With security high on the world’s agenda, David Robinson presented various tips for security testing at WeTest in May. Katrina Clokie explains
Security is an important topic that’s regularly in the news so testers have to be aware and diligent. Reading security documentation makes it seem like only gurus can understand vulnerabilities. In fact, not all aspects of security are difficult. Many testers have even unknowingly found security defects and may or may not have picked their severity correctly!
David Robinson presented a number of practical tips for security testing at the fifth Wellington Tester Workshop at Assurity’s new Wellington office on 23 May. He hoped to break some of the misconceptions around security testing and give attendees some new skills and confidence in identifying security issues.
David began by speaking about when security testing usually occurs in a project and who’s responsible for it. In his experience, it was an activity left late, usually completed by a third-party penetration specialist. David thought that it was better for the project to start considering security earlier in the development lifecycle to reduce the risk of discovering major flaws close to production deployment deadlines.
David then shared a number of practical tips, many of which are shared in his blog post from the event, including:
• Treating all data that enters the application as hostile
• Using a string containing all possible non-alphanumeric characters – particularly good at detecting potential cross-site scripting (XSS) vulnerabilities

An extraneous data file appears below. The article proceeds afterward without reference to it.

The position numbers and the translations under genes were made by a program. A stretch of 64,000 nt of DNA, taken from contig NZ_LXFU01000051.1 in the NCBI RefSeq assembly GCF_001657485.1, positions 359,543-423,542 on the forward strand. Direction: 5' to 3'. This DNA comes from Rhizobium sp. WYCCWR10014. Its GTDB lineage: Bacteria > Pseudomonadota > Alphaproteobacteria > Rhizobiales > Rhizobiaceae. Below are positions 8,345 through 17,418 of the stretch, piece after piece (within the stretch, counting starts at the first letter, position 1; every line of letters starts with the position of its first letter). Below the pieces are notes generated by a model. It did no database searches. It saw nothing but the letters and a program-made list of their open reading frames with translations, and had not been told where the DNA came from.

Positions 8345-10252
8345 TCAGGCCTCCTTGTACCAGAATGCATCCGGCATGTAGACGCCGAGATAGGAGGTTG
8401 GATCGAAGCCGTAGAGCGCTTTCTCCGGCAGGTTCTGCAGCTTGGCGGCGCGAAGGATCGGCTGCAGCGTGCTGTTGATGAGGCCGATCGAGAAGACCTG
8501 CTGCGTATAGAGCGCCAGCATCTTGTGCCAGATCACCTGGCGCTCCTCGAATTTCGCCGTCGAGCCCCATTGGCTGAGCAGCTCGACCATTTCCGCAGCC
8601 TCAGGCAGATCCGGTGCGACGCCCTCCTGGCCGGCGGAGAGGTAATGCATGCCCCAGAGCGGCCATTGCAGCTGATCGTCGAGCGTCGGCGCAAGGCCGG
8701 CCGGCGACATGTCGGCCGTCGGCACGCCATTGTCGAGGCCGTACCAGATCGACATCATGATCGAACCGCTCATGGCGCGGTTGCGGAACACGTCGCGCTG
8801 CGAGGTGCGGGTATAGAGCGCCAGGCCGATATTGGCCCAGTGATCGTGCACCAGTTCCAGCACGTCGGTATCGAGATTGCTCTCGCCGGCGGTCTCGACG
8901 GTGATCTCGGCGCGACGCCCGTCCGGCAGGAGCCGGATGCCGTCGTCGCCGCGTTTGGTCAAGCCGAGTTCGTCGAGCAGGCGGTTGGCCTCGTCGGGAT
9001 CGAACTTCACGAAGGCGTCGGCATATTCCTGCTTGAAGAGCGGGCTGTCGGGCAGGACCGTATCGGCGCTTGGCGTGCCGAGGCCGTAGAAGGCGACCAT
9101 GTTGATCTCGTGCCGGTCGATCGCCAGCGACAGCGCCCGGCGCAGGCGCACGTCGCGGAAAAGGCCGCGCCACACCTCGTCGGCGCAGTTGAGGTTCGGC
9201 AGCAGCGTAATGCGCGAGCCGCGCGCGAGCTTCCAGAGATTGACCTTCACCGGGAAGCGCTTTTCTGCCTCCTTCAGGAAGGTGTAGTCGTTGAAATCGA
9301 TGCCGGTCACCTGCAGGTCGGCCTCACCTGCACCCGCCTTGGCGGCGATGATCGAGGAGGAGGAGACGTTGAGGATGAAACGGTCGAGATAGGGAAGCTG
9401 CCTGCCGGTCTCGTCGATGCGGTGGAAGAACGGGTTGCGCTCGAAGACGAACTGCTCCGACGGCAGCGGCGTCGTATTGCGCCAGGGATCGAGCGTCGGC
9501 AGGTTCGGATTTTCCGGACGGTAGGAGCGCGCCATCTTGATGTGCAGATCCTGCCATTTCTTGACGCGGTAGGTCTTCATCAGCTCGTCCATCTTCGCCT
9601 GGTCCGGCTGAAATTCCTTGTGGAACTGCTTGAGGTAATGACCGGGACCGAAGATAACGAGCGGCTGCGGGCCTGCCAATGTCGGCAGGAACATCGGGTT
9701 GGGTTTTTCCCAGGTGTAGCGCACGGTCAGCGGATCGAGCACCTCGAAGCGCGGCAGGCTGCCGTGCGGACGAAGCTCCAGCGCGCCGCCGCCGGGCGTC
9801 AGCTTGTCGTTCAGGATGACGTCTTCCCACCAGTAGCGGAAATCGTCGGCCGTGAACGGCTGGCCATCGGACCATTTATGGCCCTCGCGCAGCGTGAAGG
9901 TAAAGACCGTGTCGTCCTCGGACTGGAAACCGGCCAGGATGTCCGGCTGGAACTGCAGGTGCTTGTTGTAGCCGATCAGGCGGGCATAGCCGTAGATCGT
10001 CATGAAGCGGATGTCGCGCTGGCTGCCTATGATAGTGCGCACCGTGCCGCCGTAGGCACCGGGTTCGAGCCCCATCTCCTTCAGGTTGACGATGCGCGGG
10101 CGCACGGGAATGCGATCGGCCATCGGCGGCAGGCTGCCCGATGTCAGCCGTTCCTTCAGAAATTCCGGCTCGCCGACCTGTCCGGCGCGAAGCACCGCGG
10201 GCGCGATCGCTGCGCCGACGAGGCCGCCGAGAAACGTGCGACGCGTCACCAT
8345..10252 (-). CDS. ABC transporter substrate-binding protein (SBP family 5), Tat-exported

• Ensuring that stack traces are not visible in the application
• Using https for all of a web-based application, not just the login screen
• Prior to testing beginning, asking for a security review of architecture and design documentation
• Reviewing patch levels of third-party applications and libraries, particularly where patches contain security fixes
• For updates to an existing application, use the previous penetration test report as a resource for security testing of the new release
• Using the OWASP Top 10 to increase your awareness of common security problems
As discussion opened, the first debate centered on how many of these practical tips testers should really be using. There were opposing views on the value of a tester attempting to find simple security issues in the application when security was not their responsibility, but rather that of a third party.
One side of the argument looked at the opportunity cost of a tester deciding to look for security problems: "What else could be done with that time?". They proposed that security testing was best left to the specialists who could find many of these easy security problems very quickly. The idea that issues found later in the project were more expensive was also dismissed, with a recommendation to read The Leprechauns of Software Engineering by Laurent Bossavit.
The opposing view spoke of the need for testers to grow their skills. In learning about basic security problems, the tester would change the way in which they viewed the application – which would be beneficial to the organisation. Testing from a security perspective was thought to be an effective way for a functional tester to de-focus without being unproductive.
After the break, there were a number of smaller discussion threads as we picked off some niggling questions from around the room. Should all data really be treated as hostile, even for internal applications? Does a Denial of Service attack fall in to the security spectrum and how could we test for that? Was anyone using tools for security testing that they would recommend? Has anyone had experience with social engineering? What is actually in the OWASP Top 10? It was great to see the variety in topics and conclude a workshop with all the green threads addressed.
Thanks again to Assurity for supporting another great event for the Wellington testing community. We look forward to our next WeTest get-together in early July.